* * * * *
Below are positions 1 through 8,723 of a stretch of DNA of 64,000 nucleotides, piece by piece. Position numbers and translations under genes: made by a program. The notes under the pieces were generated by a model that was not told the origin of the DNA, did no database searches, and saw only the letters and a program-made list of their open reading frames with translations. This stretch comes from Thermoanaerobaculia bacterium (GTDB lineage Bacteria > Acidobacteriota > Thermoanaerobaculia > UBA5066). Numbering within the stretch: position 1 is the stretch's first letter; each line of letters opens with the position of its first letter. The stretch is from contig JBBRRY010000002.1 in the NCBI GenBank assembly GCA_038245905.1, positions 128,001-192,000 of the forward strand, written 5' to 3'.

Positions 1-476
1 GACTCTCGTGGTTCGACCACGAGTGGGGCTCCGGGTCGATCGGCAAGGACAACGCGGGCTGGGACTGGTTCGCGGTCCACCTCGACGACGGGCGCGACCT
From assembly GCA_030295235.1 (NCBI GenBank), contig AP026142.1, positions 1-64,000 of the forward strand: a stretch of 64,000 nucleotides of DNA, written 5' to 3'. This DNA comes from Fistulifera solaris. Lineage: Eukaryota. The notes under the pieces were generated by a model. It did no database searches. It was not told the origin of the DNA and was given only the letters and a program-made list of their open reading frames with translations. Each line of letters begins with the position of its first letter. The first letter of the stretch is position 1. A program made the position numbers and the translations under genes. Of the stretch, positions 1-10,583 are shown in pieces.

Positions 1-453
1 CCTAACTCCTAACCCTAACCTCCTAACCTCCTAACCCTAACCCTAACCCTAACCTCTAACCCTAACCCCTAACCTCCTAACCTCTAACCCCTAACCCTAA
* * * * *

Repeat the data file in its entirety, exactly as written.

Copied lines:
Below are positions 1 through 8,723 of a stretch of DNA of 64,000 nucleotides, piece by piece. Position numbers and translations under genes: made by a program. The notes under the pieces were generated by a model that was not told the origin of the DNA, did no database searches, and saw only the letters and a program-made list of their open reading frames with translations. This stretch comes from Thermoanaerobaculia bacterium (GTDB lineage Bacteria > Acidobacteriota > Thermoanaerobaculia > UBA5066). Numbering within the stretch: position 1 is the stretch's first letter; each line of letters opens with the position of its first letter. The stretch is from contig JBBRRY010000002.1 in the NCBI GenBank assembly GCA_038245905.1, positions 128,001-192,000 of the forward strand, written 5' to 3'.

Positions 1-476
1 GACTCTCGTGGTTCGACCACGAGTGGGGCTCCGGGTCGATCGGCAAGGACAACGCGGGCTGGGACTGGTTCGCGGTCCACCTCGACGACGGGCGCGACCT
From assembly GCA_030295235.1 (NCBI GenBank), contig AP026142.1, positions 1-64,000 of the forward strand: a stretch of 64,000 nucleotides of DNA, written 5' to 3'. This DNA comes from Fistulifera solaris. Lineage: Eukaryota. The notes under the pieces were generated by a model. It did no database searches. It was not told the origin of the DNA and was given only the letters and a program-made list of their open reading frames with translations. Each line of letters begins with the position of its first letter. The first letter of the stretch is position 1. A program made the position numbers and the translations under genes. Of the stretch, positions 1-10,583 are shown in pieces.

Positions 1-453
1 CCTAACTCCTAACCCTAACCTCCTAACCTCCTAACCCTAACCCTAACCCTAACCTCTAACCCTAACCCCTAACCTCCTAACCTCTAACCCCTAACCCTAA